These past few weeks I have read some rather unpleasant comments about book reviewers. Blogger ‘bashing’ seems popular just now.
An example of this blogger bashing:
When someone – anyone – calls me or my fellow book bloggers dishonest – then steam starts to come out of my ears.
When I give a book 5 stars it is because I love it. I’ve recently given a book 2 stars because it wasn’t to my taste. Everyone’s taste is different. I get most of my books from NetGalley, Edelweiss or directly from publishers. They do not cost me anything, yet I still rate them ALL as according to my enjoyment of them. Why would anyone post anything this hurtful. I do not lie when reviewing books! I do try to be kind, as I know authors invest a lot of emotion, time, and hard work writing. Just because I don’t care for it, there is probably someone out there who does. I try to find something positive to say even when I only give it 2 stars… Does that make me dishonest? If I give a book 5 stars and I LOVE it, does that mean I’m dishonest because I didn’t pay for the book?
I posted the above comment to a Facebook group and this is one response I got:
“you should try to critique the work without reference to personal taste”.
I think this is impossible. Complete objectivity is a myth. A reader brings his/herself to the book in question. They bring their own personal experiences and history to the reading experience. That influences how they ‘relate’ to the book they are reading. All reviewers, all people, have a unique perspective on all things – including books. If it takes me 5 days to read a 300 page book, it obviously was a struggle for me to read it. I will not be giving that book as high a rating as one which I read in one day, or one sitting. Obviously I enjoyed the book that held my attention more than the one I struggled with. Thus, my personal taste directly influenced my rating.
The MOST compelling thing that influences my ‘personal taste’ is characterization. If I can connect in some level to the characters, then my reading experience will have a much more positive outcome, thus my rating will be higher. If, in my personal opinion, the book was written in an amateurish way, it will get a lower rating. I’ve read a lot of high quality fiction and I can now recognize superior writing when I read it.
I would say that I get about 90% of the books I read for free. I DO NOT feel that I have to compromise my opinions when reviewing these books. If the publisher or author does not want to give me any more free books, then that is their choice. I am grateful that that has not happened to me, regardless of the stars – or lack thereof, I have given their book.
Do you think you can honestly review a book without the influence of your ‘personal taste’? I’d love to hear your opinion.
On a more positive note…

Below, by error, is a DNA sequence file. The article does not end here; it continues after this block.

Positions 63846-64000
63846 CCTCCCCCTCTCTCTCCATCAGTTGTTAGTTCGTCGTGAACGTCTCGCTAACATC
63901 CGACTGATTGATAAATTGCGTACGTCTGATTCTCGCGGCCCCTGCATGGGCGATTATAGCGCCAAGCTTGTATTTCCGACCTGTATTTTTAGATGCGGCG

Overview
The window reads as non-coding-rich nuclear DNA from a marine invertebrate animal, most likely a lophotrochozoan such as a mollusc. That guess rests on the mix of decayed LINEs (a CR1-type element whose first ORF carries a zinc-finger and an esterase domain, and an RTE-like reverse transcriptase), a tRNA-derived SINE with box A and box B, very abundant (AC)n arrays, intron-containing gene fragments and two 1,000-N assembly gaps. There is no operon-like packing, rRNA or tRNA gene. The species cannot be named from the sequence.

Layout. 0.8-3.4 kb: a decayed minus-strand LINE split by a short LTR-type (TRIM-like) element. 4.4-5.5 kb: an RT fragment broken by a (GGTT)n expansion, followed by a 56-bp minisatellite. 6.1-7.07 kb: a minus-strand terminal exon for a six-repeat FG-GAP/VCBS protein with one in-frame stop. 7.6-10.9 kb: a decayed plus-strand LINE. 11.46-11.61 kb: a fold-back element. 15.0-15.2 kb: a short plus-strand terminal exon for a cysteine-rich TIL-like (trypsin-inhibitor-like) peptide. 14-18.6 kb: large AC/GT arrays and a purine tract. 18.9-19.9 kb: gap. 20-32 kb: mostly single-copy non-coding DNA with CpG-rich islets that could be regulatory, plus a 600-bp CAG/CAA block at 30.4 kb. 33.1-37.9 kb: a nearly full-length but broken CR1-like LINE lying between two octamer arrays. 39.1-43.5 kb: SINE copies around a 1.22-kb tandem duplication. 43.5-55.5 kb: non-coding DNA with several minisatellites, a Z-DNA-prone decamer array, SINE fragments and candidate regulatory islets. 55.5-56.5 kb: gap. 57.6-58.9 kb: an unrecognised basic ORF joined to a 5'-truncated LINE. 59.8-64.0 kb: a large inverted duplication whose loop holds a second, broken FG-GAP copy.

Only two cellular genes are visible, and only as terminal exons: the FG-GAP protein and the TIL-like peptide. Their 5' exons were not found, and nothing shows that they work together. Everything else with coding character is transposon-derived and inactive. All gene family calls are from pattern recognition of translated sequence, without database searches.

Thankfully there are some great authors and bloggers out there who appreciate our efforts. Barbara Copperthwaite for one. She writes:
I know there has been some blogger bashing going on recently, and some of you are feeling battered and bruised, and wondering why on earth you should carry on. But I just wanted to take a moment to tell you the difference connecting with you has made to me as an author.
Connecting with the blogger community has given me a place of friendship when writing gets lonely; a place where I know my work will be judged fairly (whether positively or negatively); somewhere where I can share my passion for reading so that we can engage in constructive discussions about our love of books. You have given me confidence in my writing, which has helped push me on when I’ve doubted myself. And your comments have also helped to improve my work. I’m a better writer because of you lovely bloggers.
The blogging community is passionate, exceptionally hard-working, honest, and is so very appreciated. Your praise has to be earned, and your criticisms are measured, constructive and useful. You make such a huge difference to authors every single day. Please believe that for every person who has something unfounded and negative to say about you, there are a thousand others who KNOW the truth and are singing your praises.For most of us it is a labor of love, with no financial compensation.
On behalf of myself AND my fellow book bloggers, I want to personally thank Barbara for her defense of book reviewers/bloggers.
I urge you to read this post which states:
“The best book reviews are the ones that avoid the pitfall of objectivity because in reviewing books there no such thing.”
“Books are not a one size fits all. The readers own preferences and expectations must be taken into account when reading a review.”
“A good reviewer is honest as to his preferences. He is clear in his assessments and pointed in his explanations for them. He doesn’t shy away from making his opinions known or making it known that they are but opinions.”
I am in full agreement with this!
A fellow book blogger, Jenny in Neverland wrote:
An individual book review may not change the world or anyone’s writing career but it is an important part of the much more grander puzzle.
One tiny little book review can lead to another blogger buying the book and leaving a review. Who then recommends the book to their mum. Who then reads it and recommends it to a work colleague. You see where I’m going with this?
The butterfly effect.
So whether you’re a newbie book blogger or a more experienced book blogger, a professional book reviewer or you just leave a quick review on Amazon every so often, your reviews matter. They shape the literary world, one word at a time.
Those who spend countless hours reading and reviewing books for NO compensation other than book love know this. Spread the book love… one book, and one BLOG post at a time.